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How Much Does Real Estate Arbitration Cost?

By Lisa M. Schaffer, Esq. on January 08, 2019 | Last updated on March 21, 2019

As the saying goes, good fences make good neighbors. But what happens when you need a little more? 

Some real estate disputes require third party intermediaries to reach resolution. This can transpire through a simple mediator, or through a more adversarial approach, such as arbitration or litigation. But what is arbitration? And how much does it cost?

What Is Arbitration?

Arbitration is a process by which two parties agree to meet with a neutral third party, called an arbitrator, to discuss a dispute. It is similar in many ways to litigation in that it is an adversarial process with the goal of creating a binding solution. However, there area few key differences.

First, arbitration does not happen in a court house with a judge, but usually in the offices of the arbitrator. Second, formal procedural rules that are followed in a court of law are not applied in arbitration. This usually means less discovery, but also more opportunities during the process to have conversations regarding resolving the dispute, rather than the usual interrogation in a courtroom setting. 

This can be very beneficial in a real estate situation if both parties are going to continue being neighbors. And lastly, both parties have had to contractually agree to arbitrate. In that agreement, both parties are often required to agree by the arbitrator's ruling as final, binding, and non-appealable. There are instances in which final arbitration decisions can be appealed, but it usually has to egregiously unfair. In that agreement, arbitration fees are often addressed.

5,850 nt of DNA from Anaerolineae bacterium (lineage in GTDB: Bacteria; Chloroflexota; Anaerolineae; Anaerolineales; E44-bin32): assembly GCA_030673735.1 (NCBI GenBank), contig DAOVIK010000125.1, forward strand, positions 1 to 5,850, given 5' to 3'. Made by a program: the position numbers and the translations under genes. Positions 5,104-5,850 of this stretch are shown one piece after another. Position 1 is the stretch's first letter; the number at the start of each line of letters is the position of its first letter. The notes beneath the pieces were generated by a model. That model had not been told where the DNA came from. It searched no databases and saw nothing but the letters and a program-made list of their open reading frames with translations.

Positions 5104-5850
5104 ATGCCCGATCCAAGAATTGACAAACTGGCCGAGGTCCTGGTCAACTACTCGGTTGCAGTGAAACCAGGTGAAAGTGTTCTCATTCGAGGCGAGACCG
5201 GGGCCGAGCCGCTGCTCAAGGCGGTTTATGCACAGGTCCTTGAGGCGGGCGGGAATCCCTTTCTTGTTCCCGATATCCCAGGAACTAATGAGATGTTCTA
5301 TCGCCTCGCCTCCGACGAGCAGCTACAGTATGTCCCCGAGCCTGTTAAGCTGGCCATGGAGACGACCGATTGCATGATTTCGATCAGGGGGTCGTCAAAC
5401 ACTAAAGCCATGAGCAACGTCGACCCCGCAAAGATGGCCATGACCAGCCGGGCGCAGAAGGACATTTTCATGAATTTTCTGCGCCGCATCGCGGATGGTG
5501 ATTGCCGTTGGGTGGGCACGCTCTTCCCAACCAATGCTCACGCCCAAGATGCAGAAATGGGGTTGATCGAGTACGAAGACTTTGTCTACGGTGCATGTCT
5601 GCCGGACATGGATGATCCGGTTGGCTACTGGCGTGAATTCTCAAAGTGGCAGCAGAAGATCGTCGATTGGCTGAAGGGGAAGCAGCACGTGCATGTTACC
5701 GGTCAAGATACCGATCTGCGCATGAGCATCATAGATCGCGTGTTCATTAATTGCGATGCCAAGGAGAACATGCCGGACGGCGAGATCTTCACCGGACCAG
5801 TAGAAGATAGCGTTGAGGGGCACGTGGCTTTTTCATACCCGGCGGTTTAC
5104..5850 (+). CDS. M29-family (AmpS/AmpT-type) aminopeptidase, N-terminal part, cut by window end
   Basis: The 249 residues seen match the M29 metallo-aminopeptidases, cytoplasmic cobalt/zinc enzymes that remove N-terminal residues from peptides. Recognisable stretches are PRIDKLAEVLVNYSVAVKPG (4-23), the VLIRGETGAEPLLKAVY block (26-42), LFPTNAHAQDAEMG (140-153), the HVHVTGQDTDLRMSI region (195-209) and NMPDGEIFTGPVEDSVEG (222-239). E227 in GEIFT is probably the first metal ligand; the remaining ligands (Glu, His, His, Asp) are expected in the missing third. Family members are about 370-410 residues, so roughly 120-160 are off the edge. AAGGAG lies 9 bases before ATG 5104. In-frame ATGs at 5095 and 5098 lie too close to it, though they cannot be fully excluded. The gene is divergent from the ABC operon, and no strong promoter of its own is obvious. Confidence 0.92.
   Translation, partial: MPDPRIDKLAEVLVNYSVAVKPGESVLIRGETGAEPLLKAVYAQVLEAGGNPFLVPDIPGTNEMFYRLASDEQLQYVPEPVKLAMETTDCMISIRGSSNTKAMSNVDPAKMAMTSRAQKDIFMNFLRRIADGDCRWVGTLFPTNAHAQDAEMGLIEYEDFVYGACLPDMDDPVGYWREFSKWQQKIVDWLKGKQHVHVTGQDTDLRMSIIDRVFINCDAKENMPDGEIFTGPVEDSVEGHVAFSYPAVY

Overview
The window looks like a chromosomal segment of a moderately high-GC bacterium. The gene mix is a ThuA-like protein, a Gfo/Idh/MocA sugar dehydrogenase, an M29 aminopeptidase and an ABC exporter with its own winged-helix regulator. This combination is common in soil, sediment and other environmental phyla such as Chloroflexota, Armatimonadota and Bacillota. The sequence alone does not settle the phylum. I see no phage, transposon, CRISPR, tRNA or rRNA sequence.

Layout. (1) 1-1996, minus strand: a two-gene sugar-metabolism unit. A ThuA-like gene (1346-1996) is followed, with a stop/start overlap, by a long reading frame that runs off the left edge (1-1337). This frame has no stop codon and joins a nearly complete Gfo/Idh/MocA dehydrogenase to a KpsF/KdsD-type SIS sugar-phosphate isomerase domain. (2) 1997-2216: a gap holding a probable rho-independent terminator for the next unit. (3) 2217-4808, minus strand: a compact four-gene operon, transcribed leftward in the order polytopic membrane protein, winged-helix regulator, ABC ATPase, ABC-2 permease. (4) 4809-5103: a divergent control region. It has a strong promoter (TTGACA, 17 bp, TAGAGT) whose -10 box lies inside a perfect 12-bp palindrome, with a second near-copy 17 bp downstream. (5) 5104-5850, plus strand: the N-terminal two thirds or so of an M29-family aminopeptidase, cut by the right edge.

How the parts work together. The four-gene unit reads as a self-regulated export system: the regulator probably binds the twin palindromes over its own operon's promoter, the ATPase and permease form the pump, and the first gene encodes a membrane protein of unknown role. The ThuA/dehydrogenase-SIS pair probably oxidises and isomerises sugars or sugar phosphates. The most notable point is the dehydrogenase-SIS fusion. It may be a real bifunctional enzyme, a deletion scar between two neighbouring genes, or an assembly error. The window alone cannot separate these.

How Much is Arbitration?

Contrary to some published opinions, arbitration costs may not necessarily be less than litigation. Arbitration usually takes longer, more witnesses need to be compensated, and fees normally covered by the government are paid by the parties. Arbitrators are paid on an hourly basis, ranging from $150 per hour to $750, plus expenses, based on the experience and location of the arbitrator. Their rates are often published on their website, which many people find helpful.

In addition, there are administrative type costs, such as renting a meeting room and hiring a court reporter. Prior to starting arbitration, the parties will agree on who pays what percentage of these shared costs. Each side is responsible for their own cost, such as attorney's fees and expert witnesses. Often times, these are higher than trial costs, since each side will only get one shot at having their case decided, and therefore may pay mightily to put their best case forward.

According to one survey, when comparing litigation to arbitration cost, arbitration was about 25 percent more expensive, with an average of $100,000 per case, as opposed to $80,000 for litigated cases. On average, arbitration cases lasted two months longer; when paying so many hourly fees, one can easily see why arbitration can be more expensive.

If you have a real estate dispute that needs resolution, and are considering arbitration, contact a local real estate attorney to decide if this course of action is right for you. A lawyer can best decide whether negotiation, arbitration, mediation, or litigation will be the best course for you. Seek advice sooner rather than later in order to secure your best outcome.

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